A proposed federal rule calls for forcing companies to disclose whether their products contain toxic “endless” chemicals, the government’s first attempt to catalog the spread of PFAS across the United States. United States.
The Environmental Protection Agency rule will require manufacturers to report many products that contain perfluoroalkyl and polyfluoroalkyl substances. They are a family of chemicals that are harmless to the environment and have been linked to cancer, birth defects, and hormone irregularities.
Companies must disclose any PFAS produced or imported between 2011 and when the rule took effect, with no exceptions for small businesses or for pollutants or products that cross- contaminating substances with PFAS. Those disclosures will be publicly available, barring any trade secrets associated with the data. The EPA will finalize the rule in the coming months, agency spokeswoman Catherine Milbourn said, then require companies to report back within 12 months.
The effort does not include pesticides, foods and food additives, drugs, cosmetics, and medical devices that are regulated under the Federal Food, Drug, and Cosmetic Act, Milbourn said. It’s also a one-time reporting and record-keeping requirement—and companies don’t have to provide updates.
However, the chemical and semiconductor industries grumbled about what the EPA estimated would be a potential $1 billion cost to comply with the rule. The US chemical industry says it generates more than $500 billion annually.
On the other hand, environmental health activists say the data collection exercise may be flawed, as it accounts for only a tenth of the more than 12,000 PFAS chemicals, used in everything from nonstick cookware to children’s school uniforms. Furthermore, they say, it will not prevent PFAS from escaping into the air, waste, or consumer products, nor will it clean up existing contamination.
Congress gave the EPA the power to track PFAS chemicals in 2016, when it revised the Toxic Substances Control Act. Then a bipartisan effort in 2019, signed into law by President Donald Trump, called on the EPA to inventory PFAS. However, health activists warn that unless Congress overhauls US chemical laws to give the EPA and other agencies more power, PFAS will continue to threaten people and the environment.
These so-called forever chemicals went from wonder to bête noire in just 50 years. When PFAS debuted, they were revered for making Teflon pans nonstick and Gore-Tex jackets waterproof. They are effective at repelling water and oil but are durable enough to not break down in the natural environment. That energy became their downfall, as the chemicals accumulated in landfills, soil, drinking water supplies, and, ultimately, human bodies. While scientists are still learning about the toxic nature of PFAS, governments around the world have set limits or imposed outright bans.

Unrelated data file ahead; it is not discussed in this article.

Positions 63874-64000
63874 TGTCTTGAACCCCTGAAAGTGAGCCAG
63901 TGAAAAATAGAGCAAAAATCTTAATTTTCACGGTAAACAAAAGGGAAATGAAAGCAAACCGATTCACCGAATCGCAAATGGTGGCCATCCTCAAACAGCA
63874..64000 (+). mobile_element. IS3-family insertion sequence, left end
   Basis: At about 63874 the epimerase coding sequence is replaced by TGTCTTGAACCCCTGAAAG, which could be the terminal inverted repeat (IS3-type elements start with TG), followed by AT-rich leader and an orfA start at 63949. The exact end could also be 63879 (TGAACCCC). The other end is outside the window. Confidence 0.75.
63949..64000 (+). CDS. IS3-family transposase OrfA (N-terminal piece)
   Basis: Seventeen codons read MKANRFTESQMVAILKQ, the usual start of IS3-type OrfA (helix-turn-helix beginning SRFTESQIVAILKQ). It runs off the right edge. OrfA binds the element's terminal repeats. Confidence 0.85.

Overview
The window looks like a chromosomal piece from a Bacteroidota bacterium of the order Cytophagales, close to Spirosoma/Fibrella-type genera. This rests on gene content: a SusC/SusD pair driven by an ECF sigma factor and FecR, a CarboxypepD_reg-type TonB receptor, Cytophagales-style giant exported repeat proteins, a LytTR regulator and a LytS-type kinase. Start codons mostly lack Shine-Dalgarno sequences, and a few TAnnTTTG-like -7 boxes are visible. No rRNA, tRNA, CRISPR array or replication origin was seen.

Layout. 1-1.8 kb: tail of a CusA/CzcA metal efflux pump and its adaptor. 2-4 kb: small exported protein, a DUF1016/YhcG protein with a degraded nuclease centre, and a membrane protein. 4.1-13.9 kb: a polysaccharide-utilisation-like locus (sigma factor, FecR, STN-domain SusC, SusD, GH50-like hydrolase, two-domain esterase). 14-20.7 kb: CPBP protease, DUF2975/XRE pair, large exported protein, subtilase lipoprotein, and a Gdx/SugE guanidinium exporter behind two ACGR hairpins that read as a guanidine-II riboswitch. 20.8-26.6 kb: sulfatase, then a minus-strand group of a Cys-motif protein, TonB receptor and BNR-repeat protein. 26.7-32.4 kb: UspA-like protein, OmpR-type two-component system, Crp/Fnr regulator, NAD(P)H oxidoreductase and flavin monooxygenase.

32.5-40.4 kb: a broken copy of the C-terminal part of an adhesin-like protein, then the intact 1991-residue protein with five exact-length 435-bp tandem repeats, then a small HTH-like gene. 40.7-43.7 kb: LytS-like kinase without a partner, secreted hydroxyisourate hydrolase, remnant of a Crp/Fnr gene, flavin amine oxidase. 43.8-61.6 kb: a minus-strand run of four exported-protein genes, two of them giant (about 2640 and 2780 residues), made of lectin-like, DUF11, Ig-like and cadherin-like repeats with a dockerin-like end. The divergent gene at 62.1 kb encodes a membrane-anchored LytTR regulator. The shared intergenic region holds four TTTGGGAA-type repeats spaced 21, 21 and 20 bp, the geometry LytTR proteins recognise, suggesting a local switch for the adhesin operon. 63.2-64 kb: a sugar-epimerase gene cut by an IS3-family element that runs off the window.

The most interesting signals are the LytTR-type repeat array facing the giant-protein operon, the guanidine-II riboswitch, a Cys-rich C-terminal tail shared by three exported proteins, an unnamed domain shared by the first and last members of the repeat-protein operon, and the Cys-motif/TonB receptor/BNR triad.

Because PFAS are found in thousands of products — contact lenses, cosmetics, pharmaceuticals like Prozac, paper plates, clothing, and dental floss, to name just a few — regulators are scrambling. to collect data on the extent of the PFAS threat. EPA’s data collection proposal is a step in that direction.
Milbourn told KFF Health News that 1,364 types of PFAS would be covered by the rule, and EPA officials are reviewing the public comments they received to determine if they should change its scope to remove the additional components.
In contrast, the European Union is talking about banning or limiting 10,000 PFAS chemicals, according to Hanna-Kaisa Torkkeli, a spokeswoman for the European Chemicals Agency.
“In the US, chemicals are innocent until proven guilty,” said Kyla Bennett, director of science policy at Public Employees for Environmental Responsibility, a nonprofit based outside Washington, D.C. “In EU and Japan, chemicals are guilty until proven safe—and that’s why they contain less PFAS.”
That lack of regulation in the US has pushed states to take matters into their own hands, pursuing PFAS bans as gridlock and industry lobbying in Washington prevent tougher laws on federal. Minnesota’s crackdown on PFAS limits the chemicals in menstrual products, cleaning ingredients, cookware, and dental floss. Maine’s law will ban all avoidable use of PFAS by 2030. Vermont and California have banned PFAS in food packaging.
“States are taking action because our federal system doesn’t currently allow the government to say ‘no more PFAS use,'” said Liz Hitchcock, federal policy program director at Toxic-Free Future, a national advocacy group. “And even if it did, that wouldn’t clean up the mess that’s already been made.”